In the past week and a half, the White House has taken steps that would have been considered unimaginable when President Biden first took office, suggesting that it might greenlight drilling plans in Alaska and the Gulf of Mexico that would produce hundreds of millions more barrels of oil.
Despite violating the president’s climate pledges, officials have opened the door to these proposals as they wait to see if their approval could help finally secure Senate Energy and Natural Resources Committee Chairman Joe Manchin III’s (D-W.Va.) vote for a historic climate package stuck in Congress. Complicating their calculus is that White House aides do not even know if approving them — or Manchin’s other preferred energy projects, such as a pipeline in West Virginia — would bring the elusive senator on board.
The difficult balancing act, described by four administration officials who spoke on the condition of anonymity to avoid jeopardizing a potential deal, is part of the White House’s last-ditch effort to salvage the chances of meeting Biden’s carbon emissions reduction targets with just months until the 2022 midterm elections. The fossil fuel projects may also prove crucial to Democrats’ broader economic package focused on energy, prescription drugs and taxes, since Manchin has so far balked at only approving the new clean energy tax credits that form the core of the party’s climate legislation.
The uncertain fate of the climate bill — and Manchin’s vote — has driven the White House to postpone decisions on energy projects with significant environmental impacts, including the long-delayed Mountain Valley Pipeline and future drilling plans in the Gulf of Mexico and on Alaska’s North Slope.
Collectively, outside groups estimate these projects would generate anywhere between 680 million metric tons of carbon dioxide to up to six times that amount. Climate advocates argue that additional carbon pollution would undercut Biden’s pledge to reduce U.S. emissions by at least 50 percent below 2005 levels by 2030.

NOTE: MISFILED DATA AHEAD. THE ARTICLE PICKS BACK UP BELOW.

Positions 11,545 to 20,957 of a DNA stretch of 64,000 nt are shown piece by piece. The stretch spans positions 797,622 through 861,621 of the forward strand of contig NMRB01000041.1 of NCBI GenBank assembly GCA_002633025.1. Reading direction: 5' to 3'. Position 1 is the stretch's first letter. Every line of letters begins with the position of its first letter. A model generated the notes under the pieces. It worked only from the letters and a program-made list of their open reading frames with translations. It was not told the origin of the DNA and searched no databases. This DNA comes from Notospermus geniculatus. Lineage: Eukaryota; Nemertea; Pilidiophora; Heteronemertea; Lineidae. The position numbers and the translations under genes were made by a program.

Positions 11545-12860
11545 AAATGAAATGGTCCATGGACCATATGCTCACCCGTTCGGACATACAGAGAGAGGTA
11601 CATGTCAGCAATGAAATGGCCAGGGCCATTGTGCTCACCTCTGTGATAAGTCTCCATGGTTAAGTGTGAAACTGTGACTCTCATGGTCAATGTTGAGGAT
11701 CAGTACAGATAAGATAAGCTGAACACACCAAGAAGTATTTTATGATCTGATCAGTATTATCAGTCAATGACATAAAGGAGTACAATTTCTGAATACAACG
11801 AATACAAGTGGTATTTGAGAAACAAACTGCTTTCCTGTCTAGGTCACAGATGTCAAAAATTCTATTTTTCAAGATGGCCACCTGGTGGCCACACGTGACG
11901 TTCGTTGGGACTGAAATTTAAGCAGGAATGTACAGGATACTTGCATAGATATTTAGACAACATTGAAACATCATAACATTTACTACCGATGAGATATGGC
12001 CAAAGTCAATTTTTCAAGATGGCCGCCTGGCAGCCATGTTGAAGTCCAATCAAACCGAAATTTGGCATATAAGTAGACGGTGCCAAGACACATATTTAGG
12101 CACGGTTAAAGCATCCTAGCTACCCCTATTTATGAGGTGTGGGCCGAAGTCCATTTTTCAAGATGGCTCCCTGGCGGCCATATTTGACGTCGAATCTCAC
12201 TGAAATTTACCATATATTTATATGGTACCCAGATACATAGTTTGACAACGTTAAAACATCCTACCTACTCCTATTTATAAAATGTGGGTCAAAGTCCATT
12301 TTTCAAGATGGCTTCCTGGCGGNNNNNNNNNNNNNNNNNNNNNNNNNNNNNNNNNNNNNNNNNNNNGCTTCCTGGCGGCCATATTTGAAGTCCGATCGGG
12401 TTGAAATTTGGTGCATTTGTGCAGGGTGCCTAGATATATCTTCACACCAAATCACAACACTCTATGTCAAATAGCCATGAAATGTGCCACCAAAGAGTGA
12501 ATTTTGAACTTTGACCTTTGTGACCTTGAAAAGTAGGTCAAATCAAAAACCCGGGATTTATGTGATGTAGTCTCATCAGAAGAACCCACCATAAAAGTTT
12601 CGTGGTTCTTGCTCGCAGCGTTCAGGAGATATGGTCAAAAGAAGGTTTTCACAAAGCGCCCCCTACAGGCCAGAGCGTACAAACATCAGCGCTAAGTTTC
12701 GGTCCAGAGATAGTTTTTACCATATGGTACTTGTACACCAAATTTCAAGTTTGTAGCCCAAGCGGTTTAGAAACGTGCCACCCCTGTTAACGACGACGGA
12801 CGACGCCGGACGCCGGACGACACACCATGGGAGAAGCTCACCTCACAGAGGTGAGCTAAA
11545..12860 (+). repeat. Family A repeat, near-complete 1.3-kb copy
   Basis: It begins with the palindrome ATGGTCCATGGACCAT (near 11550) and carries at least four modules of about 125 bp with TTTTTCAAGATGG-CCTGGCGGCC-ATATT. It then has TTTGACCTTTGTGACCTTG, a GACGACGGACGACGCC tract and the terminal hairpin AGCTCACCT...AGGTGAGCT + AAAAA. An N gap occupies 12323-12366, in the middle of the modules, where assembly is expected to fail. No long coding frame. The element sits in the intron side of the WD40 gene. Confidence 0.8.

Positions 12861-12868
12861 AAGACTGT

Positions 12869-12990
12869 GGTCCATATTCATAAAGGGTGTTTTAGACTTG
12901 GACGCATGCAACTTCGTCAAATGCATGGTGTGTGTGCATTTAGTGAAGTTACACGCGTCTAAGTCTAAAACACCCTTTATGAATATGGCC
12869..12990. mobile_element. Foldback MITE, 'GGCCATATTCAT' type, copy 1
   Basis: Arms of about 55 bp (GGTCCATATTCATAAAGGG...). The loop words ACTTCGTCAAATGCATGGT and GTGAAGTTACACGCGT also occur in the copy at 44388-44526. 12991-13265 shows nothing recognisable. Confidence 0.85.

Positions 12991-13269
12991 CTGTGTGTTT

Yet experts said additional carbon pollution could likely be worth it in exchange for new climate policies that would allow the renewable energy industry to dramatically expand.
David Victor, an energy policy expert at the University of California at San Diego, said in an interview that if the deal could usher through those programs, “it’s going to send a much clearer signal to low-carbon industries about where and how they can build.”
White House spokesman Andrew Bates declined to comment on the administration’s strategy in a statement, saying, “We do not negotiate in public but are dealing with lawmakers in good faith to pass legislation that will cut costs like prescription drugs and energy, lower the deficit by having the wealthy pay their fair share, and fight inflation for the long haul.”
Manchin has taken a special interest in the Mountain Valley pipeline, which would transport Appalachian shale gas about 300 miles from West Virginia to Virginia if built. Designed to carry 2 billion cubic feet of gas a day, the project would impact hundreds of streams, wetlands and several miles of national forest land, and would increase the nation’s exports of liquefied natural gas, which the United States is sending to help Europe amid the war in Ukraine.
Though some energy analysts have said the pipeline is not needed to supply domestic or international markets, Manchin has championed the project. He has described it as “strategically important” for American energy security and the European Union’s goal of cutting its dependence on Russian gas, told administration officials the pipeline is one of his top priorities, and cited its many delays to argue that permitting hurdles are strangling U.S. oil and gas production.